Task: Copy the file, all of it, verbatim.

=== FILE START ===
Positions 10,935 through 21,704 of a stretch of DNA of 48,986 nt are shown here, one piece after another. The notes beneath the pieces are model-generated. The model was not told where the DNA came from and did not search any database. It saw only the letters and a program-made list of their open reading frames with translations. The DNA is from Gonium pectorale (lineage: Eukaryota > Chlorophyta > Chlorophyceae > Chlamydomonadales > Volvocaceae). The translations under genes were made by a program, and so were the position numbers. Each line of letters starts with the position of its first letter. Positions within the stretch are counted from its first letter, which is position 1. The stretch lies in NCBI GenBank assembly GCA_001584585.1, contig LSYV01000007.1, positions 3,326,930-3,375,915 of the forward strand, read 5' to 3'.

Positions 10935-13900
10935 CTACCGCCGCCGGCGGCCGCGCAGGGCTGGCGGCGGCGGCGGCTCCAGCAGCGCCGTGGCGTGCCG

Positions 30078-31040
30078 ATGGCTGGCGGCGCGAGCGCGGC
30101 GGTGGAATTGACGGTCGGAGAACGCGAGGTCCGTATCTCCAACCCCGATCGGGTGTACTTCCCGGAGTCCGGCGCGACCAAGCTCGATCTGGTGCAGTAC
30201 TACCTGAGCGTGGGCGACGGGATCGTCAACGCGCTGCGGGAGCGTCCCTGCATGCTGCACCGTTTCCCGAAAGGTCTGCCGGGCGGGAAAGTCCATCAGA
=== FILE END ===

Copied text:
Positions 10,935 through 21,704 of a stretch of DNA of 48,986 nt are shown here, one piece after another. The notes beneath the pieces are model-generated. The model was not told where the DNA came from and did not search any database. It saw only the letters and a program-made list of their open reading frames with translations. The DNA is from Gonium pectorale (lineage: Eukaryota > Chlorophyta > Chlorophyceae > Chlamydomonadales > Volvocaceae). The translations under genes were made by a program, and so were the position numbers. Each line of letters starts with the position of its first letter. Positions within the stretch are counted from its first letter, which is position 1. The stretch lies in NCBI GenBank assembly GCA_001584585.1, contig LSYV01000007.1, positions 3,326,930-3,375,915 of the forward strand, read 5' to 3'.

Positions 10935-13900
10935 CTACCGCCGCCGGCGGCCGCGCAGGGCTGGCGGCGGCGGCGGCTCCAGCAGCGCCGTGGCGTGCCG

Positions 30078-31040
30078 ATGGCTGGCGGCGCGAGCGCGGC
30101 GGTGGAATTGACGGTCGGAGAACGCGAGGTCCGTATCTCCAACCCCGATCGGGTGTACTTCCCGGAGTCCGGCGCGACCAAGCTCGATCTGGTGCAGTAC
30201 TACCTGAGCGTGGGCGACGGGATCGTCAACGCGCTGCGGGAGCGTCCCTGCATGCTGCACCGTTTCCCGAAAGGTCTGCCGGGCGGGAAAGTCCATCAGA